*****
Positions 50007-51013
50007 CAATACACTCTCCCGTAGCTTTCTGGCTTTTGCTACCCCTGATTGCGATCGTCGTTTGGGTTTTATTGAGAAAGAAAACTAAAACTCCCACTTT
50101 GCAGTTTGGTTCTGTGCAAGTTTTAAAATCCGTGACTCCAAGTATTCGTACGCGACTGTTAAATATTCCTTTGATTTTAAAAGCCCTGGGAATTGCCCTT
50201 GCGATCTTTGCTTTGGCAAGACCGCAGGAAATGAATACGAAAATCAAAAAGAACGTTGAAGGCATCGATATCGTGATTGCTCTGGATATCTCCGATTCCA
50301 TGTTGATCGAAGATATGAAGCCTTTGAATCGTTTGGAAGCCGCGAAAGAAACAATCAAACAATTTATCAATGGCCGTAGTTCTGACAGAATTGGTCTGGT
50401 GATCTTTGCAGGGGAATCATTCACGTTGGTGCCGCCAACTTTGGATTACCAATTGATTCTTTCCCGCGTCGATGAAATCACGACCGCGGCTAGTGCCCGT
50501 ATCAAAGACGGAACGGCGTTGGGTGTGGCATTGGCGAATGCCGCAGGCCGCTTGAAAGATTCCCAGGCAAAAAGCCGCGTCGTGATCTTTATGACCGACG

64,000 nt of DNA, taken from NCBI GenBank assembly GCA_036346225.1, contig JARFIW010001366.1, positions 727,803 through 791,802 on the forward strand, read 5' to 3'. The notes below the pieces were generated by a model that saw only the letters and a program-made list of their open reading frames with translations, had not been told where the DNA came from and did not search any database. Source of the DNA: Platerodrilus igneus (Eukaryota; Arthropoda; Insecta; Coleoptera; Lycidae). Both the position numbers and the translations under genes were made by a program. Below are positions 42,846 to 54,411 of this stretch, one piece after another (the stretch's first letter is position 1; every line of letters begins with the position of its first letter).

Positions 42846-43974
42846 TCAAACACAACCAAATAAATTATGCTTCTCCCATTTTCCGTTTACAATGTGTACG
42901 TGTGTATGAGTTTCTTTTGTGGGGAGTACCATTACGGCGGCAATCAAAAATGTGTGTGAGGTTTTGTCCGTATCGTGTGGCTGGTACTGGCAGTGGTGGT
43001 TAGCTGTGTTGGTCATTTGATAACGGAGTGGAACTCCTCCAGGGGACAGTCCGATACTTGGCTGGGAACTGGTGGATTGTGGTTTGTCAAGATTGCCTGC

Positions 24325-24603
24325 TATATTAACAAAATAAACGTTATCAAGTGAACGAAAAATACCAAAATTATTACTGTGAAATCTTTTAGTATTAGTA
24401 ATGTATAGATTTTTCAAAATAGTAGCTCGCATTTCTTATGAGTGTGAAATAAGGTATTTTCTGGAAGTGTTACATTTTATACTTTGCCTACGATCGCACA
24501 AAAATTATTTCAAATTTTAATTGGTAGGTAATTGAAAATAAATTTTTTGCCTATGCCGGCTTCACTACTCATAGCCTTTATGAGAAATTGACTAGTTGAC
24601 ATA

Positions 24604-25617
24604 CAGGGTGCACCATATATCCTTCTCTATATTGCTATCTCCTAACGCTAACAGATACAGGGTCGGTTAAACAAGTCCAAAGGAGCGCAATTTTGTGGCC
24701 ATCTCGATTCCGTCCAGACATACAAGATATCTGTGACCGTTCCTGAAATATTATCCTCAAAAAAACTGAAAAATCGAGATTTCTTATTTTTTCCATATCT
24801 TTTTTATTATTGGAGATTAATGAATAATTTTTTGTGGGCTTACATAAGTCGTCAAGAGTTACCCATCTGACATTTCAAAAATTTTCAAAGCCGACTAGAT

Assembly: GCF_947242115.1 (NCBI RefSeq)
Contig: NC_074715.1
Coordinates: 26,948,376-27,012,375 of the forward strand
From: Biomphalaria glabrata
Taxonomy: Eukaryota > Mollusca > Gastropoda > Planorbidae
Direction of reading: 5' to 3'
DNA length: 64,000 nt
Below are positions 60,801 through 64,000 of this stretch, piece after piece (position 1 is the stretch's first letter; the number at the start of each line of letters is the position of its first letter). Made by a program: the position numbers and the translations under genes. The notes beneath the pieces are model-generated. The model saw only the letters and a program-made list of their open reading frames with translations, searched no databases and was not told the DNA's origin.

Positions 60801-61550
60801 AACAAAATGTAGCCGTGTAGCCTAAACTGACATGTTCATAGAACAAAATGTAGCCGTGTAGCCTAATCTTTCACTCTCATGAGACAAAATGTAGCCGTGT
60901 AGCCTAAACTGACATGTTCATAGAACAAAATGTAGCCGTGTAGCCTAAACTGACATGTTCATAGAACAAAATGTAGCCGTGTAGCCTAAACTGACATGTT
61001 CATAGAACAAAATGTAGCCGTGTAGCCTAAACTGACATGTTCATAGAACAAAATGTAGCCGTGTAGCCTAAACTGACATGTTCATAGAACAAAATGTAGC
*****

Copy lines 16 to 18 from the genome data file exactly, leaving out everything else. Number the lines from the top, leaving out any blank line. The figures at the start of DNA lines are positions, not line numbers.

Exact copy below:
24501 AAAATTATTTCAAATTTTAATTGGTAGGTAATTGAAAATAAATTTTTTGCCTATGCCGGCTTCACTACTCATAGCCTTTATGAGAAATTGACTAGTTGAC
24601 ATA

Positions 24604-25617